Goldenseal accounting software was designed for a one-button mouse. It’s all that was available for the Mac back then.
Goldenseal Pro is modern, so we can also use the scroll wheel and right-button. Last week we started on the first of the right-click commands. They are a much better way to access some details. For example, when you click the popup button next to a clairvoyant field in the current app, you’ll see a few options down at the very bottom of the menu. They let you enter ‘none’, edit the selected item, or add a new one. A few specialty fields add other options.
In Goldenseal Pro, you access those commands with a right-click. It’s much easier to find the commands (especially when the list is long). Right-click menus are easy to program, so we’ll be adding them in other useful places.
When you click the popup to edit or add a record, the current Goldenseal opens a modal dialog. It’s a separate window that takes control until you hit OK or Cancel. Modern versions of Mac and Windows both use drop-down panels instead. Panels work the same as the old modal dialogs, but they are attached to the current window. That makes them easier to find, and more logically attached to what you are already doing. Goldenseal Pro uses panels for almost everything that used to be in a modal dialog.
There are many places in Goldenseal where we show linked records. For example, in a Project account you might click a button to see Material Purchases for it. When you pay for a purchase, it shows the Bank Transaction that pays for it.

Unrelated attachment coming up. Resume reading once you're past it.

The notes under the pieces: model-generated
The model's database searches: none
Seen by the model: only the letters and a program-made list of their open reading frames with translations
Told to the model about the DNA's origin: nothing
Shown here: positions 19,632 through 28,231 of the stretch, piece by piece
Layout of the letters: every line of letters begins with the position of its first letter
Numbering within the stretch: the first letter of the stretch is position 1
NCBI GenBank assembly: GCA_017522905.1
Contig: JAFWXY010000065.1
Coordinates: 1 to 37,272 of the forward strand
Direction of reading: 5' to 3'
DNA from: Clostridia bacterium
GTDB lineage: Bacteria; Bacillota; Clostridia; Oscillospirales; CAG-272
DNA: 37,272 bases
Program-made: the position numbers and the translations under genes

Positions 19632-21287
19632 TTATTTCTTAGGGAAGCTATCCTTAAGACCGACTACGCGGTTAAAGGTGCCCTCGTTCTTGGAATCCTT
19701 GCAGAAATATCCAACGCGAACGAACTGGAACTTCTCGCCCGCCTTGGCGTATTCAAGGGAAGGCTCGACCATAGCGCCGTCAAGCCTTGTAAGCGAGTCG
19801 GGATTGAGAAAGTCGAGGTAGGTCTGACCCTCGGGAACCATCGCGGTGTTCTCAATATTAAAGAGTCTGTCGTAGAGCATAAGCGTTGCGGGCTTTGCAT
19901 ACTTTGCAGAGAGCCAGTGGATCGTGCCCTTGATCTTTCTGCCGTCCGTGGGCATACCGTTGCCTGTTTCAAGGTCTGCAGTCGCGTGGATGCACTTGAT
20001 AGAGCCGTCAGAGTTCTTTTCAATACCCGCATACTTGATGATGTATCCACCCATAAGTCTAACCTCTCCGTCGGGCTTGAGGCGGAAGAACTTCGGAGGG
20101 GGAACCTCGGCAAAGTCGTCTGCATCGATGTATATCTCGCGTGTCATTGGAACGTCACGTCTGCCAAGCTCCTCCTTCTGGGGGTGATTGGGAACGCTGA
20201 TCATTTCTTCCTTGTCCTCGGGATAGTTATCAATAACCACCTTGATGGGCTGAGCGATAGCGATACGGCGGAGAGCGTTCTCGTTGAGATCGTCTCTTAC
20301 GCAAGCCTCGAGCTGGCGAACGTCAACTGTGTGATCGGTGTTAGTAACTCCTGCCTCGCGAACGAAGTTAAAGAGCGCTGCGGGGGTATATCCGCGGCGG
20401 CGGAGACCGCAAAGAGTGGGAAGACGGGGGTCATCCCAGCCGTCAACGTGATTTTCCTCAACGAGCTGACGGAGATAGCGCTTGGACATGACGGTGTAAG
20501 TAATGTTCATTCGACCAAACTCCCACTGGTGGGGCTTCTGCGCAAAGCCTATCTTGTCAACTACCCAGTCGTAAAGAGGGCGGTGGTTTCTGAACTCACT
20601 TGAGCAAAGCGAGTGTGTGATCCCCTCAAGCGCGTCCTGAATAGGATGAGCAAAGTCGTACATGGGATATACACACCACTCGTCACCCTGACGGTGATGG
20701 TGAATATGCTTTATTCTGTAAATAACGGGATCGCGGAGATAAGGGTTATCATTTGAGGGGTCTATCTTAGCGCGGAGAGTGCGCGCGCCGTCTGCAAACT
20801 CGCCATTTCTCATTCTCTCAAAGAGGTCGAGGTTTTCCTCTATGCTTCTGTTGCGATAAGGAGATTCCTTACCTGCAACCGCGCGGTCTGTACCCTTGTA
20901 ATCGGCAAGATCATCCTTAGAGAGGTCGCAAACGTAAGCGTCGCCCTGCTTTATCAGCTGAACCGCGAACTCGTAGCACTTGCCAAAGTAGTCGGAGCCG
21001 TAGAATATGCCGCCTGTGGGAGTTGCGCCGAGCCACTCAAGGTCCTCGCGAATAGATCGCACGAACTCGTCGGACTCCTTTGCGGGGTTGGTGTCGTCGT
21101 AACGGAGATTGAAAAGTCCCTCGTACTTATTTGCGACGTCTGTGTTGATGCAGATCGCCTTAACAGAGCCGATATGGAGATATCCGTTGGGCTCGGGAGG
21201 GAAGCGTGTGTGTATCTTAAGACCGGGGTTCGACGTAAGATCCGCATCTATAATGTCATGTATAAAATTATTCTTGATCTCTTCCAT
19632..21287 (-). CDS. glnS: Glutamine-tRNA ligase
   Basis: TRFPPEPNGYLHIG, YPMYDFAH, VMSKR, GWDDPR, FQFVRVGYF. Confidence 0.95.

The current Goldenseal opens a separate window for linked records. The end result is often a bunch of different windows scattered about. Our own TurtleSoft file usually has 10 to 20 windows open. It makes the screen very cluttered. Eventually we close them all, but the clutter soon returns.
For Goldenseal Pro, we can use panels to show linked records, or tabs in the main window, or separate windows. As we start to use Goldenseal Pro to run our own company, we’ll be experimenting with different setups. It may be something that we control via Preferences, or by right-click options.
That part of the interface programming is going well. Unfortunately, the bad news is that Apple has decided to discontinue drawers as part of the Mac interface. The code still works, but it is deprecated and will stop working in some future version. Drawers are an additional type of window that slides out from the side, to show extra details. They are (were) perfect for showing breakdowns. We are still looking for a substitute.